After the course, it is easy to see why Connie Schardt’s course has been so popular for so long—it takes what can seem like very specialized knowledge and breaks it down to make it easily understandable and pertinent to our day-to-day jobs as librarians. We HSIS NDLA members are thankful to Connie, UND and the GMR for making this opportunity possible.
For those interested, the course will next be offered online from February 19th to April 15th; find more information here: https://sils.unc.edu/programs/ebm.
Posted on behalf of Merete Christianson by Helen Spielbauer
December 3-9 is National Influenza Vaccination Week, and the National Library of Medicine offers resources to learn about the flu vaccine on MedlinePlus and through resources available in multiple languages on HealthReach. Materials about flu vaccines on HealthReach include illustrated handouts to educate people about the seasonal flu, a poster in multiple languages on how to fight the flu, and vaccine information statements about the flu vaccine:
- Influenza (10 languages) – This six-page illustrated handout educates people about influenza, also called the flu or seasonal flu, which is an infection that starts in the nose, throat, and lungs, and is caused by a number of viruses. It explains how the flu virus is spread, and describes its signs and symptoms.
- Fight the Flu Poster (19 languages) – This poster uses illustrations to educate people about four steps they can take to stop the spread of flu. It shows covering a cough, hand washing, staying at home when sick, and getting vaccinated.
- Vaccine Information Statement (VIS) — Influenza (Flu) Vaccine (Inactivated or Recombinant): What You Need to Know (38 languages) – This two-page Vaccine Information Statement (VIS) educates people about the inactivated or recombinant influenza (flu) vaccine, which is injected.
- Vaccine Information Statement (VIS) — Influenza (Flu) Vaccine (Live, Intranasal): What You Need to Know (23 languages) – This two-page Vaccine Information Statement (VIS) educates people about the live attenuated influenza (flu) vaccine (LAIV), which is sprayed into the nose and may be given to healthy, non-pregnant people ages 2 through 49.
Start off the new year with a fresh round of PubMed for Librarians Live. Our Winter 2018 session begins Wednesday, January, 10 with the Introduction, and carries you straight through to February 14, where we’ll close with a heartfelt look at Customizing my NCBI. We’ve noted one related, non-series event on the list below, where the experts at NLM reveal new MeSH updates for 2018. It’s an event you won’t want to miss! Take one, take them all, we guarantee you will learn at least one new thing:January 10 – Introduction to PubMed January 17 – MeSH January 19 – WINTER BONUS! – MeSH changes and PubMed Searching with the National Library of Medicine January 24 – Automatic Term Mapping (ATM) January 31 – Building and Refining Your Search February 7 – Using Evidence-Based Search Features February 14 – Customization with My NCBI Register here Related: How to register on our shiny new website About PML: PubMed for Librarians consists of six 90-minute segments. These six segments are be presented live via WebEx and recorded for archival access. Each segment is meant to be a stand-alone module designed for each user to determine how many and in what sequence they attend. CE credit is available for recorded classes.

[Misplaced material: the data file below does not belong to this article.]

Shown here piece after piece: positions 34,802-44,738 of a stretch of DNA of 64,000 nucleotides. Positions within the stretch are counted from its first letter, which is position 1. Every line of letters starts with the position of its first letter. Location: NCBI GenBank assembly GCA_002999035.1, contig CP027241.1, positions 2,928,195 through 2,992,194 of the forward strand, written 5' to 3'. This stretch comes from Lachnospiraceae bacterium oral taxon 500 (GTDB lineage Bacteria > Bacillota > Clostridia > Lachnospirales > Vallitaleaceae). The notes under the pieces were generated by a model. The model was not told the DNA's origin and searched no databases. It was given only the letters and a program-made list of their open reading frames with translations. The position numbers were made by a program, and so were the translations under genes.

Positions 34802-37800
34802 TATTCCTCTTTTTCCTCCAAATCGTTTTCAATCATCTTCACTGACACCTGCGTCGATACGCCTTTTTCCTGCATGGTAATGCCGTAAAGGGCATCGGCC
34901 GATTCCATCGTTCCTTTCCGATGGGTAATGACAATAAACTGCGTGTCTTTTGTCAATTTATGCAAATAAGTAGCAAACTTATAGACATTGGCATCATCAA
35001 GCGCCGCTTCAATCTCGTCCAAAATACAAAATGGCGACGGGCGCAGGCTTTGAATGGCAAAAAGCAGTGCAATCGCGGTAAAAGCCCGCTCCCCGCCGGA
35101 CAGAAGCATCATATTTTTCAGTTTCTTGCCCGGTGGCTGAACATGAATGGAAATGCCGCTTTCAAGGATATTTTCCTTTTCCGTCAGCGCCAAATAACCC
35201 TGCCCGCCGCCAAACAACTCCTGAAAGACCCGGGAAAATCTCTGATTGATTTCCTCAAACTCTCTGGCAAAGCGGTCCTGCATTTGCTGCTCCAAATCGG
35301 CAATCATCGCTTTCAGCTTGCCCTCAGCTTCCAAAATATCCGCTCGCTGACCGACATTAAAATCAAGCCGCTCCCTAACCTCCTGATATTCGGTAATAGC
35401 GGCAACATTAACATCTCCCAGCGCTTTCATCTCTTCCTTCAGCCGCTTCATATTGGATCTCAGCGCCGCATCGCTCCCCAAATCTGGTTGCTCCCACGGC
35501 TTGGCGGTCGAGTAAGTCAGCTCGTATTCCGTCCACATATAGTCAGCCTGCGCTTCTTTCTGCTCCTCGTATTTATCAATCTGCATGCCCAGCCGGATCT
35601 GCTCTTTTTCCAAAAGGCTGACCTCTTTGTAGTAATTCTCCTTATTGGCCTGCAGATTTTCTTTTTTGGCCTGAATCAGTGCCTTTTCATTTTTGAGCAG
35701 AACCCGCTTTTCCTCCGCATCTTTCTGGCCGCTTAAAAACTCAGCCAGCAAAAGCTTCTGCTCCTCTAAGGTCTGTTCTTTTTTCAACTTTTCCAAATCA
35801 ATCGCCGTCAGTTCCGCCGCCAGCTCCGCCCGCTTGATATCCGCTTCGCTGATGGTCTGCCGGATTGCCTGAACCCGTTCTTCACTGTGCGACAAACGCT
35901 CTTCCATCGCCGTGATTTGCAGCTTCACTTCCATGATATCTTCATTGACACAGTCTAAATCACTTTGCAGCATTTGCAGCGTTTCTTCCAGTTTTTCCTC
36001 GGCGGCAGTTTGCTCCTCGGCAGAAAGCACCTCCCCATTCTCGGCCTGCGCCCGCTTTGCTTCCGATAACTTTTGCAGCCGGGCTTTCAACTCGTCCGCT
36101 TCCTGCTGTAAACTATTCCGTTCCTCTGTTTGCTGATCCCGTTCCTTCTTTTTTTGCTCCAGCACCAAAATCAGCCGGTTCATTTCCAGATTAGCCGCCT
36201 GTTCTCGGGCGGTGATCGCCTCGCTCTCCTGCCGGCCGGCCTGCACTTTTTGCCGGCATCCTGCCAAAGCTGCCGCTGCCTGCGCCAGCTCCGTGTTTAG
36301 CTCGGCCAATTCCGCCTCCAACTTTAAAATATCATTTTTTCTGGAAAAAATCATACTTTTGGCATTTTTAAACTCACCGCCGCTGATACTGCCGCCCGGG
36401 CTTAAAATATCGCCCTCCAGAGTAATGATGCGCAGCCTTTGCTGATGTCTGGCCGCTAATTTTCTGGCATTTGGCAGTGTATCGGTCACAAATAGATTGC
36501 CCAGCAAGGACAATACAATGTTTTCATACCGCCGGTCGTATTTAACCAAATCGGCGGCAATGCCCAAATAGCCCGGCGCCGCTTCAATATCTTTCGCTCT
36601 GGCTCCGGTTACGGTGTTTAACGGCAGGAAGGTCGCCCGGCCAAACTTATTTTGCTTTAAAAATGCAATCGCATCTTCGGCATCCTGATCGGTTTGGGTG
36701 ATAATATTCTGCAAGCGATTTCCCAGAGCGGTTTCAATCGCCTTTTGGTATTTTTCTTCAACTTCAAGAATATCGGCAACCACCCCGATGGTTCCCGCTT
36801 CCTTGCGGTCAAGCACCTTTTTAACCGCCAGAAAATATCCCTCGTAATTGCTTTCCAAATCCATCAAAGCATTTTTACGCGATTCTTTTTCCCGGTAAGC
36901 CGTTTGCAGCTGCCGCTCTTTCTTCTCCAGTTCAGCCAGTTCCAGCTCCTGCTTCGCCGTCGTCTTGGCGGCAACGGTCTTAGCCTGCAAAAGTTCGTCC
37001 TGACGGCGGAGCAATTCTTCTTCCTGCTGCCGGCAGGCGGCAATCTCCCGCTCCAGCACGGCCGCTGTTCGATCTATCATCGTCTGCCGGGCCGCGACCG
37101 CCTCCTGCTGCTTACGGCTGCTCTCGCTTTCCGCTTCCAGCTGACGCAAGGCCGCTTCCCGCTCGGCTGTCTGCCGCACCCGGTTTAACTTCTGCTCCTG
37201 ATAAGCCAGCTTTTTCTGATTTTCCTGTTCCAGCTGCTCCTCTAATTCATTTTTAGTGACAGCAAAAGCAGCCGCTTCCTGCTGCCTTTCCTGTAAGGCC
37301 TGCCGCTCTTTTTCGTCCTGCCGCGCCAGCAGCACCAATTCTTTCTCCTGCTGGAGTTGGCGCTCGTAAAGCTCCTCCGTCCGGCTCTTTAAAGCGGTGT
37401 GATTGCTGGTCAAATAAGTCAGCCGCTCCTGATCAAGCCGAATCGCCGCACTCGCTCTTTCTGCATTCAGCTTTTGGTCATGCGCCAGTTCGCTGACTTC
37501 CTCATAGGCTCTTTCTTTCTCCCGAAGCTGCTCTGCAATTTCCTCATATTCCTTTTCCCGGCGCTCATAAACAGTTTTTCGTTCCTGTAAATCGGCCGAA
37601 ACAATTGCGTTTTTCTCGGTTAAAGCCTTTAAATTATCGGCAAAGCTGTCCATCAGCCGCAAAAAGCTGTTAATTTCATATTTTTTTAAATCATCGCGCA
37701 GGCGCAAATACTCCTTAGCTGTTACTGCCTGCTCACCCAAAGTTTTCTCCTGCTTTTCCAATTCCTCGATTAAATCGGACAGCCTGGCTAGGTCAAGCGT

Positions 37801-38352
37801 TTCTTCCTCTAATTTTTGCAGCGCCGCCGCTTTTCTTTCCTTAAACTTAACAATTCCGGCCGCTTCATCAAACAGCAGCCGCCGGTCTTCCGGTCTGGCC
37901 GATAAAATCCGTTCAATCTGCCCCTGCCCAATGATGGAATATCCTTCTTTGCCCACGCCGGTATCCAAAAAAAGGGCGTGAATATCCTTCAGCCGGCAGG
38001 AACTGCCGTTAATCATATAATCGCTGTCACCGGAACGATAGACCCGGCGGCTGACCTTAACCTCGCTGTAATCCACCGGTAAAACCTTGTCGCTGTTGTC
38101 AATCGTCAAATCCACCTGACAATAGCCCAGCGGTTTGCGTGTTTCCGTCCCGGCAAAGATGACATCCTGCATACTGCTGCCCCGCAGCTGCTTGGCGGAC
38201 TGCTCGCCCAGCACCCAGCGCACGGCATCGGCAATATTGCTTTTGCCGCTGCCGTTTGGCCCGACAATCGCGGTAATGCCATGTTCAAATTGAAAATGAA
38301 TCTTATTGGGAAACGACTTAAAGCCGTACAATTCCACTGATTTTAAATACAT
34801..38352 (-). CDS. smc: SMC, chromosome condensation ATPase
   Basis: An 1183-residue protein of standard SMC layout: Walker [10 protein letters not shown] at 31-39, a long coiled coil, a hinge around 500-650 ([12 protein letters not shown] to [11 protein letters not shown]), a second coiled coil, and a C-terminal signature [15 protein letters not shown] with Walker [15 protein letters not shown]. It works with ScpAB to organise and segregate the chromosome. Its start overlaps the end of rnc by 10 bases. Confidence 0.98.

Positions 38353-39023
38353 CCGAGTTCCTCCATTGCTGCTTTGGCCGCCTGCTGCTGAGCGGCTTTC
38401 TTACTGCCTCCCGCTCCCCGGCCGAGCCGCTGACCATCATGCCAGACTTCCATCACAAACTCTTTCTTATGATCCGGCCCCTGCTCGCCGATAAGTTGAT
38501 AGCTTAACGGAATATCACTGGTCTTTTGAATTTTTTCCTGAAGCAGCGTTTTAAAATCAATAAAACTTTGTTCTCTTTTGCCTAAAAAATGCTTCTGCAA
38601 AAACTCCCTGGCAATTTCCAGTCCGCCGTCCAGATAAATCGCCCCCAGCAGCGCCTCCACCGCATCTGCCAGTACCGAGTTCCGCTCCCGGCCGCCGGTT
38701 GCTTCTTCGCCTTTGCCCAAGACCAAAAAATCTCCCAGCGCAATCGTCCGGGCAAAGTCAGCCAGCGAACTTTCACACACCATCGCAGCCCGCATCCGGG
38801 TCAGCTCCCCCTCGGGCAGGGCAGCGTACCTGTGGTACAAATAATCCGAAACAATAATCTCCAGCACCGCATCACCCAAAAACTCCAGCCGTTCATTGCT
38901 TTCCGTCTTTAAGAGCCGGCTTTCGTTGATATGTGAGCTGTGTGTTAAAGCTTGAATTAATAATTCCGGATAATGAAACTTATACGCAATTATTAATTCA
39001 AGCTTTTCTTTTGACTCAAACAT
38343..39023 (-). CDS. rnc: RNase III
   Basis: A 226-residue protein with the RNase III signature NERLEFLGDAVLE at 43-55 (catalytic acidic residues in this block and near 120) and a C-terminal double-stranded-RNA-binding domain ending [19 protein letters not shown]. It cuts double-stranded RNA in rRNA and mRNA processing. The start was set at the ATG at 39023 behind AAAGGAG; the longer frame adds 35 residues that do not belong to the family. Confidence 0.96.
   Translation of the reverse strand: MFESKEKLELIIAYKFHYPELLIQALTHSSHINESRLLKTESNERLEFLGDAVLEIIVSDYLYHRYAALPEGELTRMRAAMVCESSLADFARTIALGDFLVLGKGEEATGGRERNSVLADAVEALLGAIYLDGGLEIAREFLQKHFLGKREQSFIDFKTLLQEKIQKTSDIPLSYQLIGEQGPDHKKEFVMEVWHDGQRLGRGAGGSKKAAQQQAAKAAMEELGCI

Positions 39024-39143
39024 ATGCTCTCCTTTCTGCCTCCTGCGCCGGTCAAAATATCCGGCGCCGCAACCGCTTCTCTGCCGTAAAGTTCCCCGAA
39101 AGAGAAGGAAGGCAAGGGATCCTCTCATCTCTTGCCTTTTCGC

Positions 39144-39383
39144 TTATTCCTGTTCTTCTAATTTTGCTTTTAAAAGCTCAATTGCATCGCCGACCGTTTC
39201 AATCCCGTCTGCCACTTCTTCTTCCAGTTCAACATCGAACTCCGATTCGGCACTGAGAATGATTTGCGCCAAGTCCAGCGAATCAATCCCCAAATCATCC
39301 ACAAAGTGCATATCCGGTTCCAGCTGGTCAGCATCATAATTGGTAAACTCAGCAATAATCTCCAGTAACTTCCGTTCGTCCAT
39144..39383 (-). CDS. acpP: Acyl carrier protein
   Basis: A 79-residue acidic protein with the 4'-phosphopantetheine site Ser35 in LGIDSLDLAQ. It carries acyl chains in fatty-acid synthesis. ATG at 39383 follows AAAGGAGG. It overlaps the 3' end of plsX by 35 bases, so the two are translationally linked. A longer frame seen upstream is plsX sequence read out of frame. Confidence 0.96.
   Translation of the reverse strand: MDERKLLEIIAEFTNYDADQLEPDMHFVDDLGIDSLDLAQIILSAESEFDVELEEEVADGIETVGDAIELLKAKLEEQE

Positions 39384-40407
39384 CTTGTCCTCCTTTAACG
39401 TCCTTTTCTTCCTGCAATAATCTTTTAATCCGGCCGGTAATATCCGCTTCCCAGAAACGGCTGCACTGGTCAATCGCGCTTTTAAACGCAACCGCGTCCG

Do you keep track of your daily steps? Do you calculate your carbohydrate intake? Do you keep track of how much (or how little) you sleep? Are you using an app to keep track of your health or are you still trying to figure out which ones to use? The next PNR Rendezvous webinar session may help you and your patrons navigate the sea of apps.
When: Wednesday, December 13 starting at 1:00pm PT, Noon Alaska Time, 2:00pm MT
How to connect: No registration required. Information to connect is on the PNR Rendezvous webpage
Today mobile applications connect more people to health, wellness, and fitness information than ever before. How can librarians help consumers and patients navigate the growing field of wellness applications? Across all mobile platforms, fitness and health applications are some of the most popular and most frequently downloaded. By better understanding how to evaluate applications, librarians can help patients and patrons make informed decisions about the apps that they choose to download. This webinar focuses on understanding how to evaluate apps and provide information about recommended apps. Selected apps will be discussed.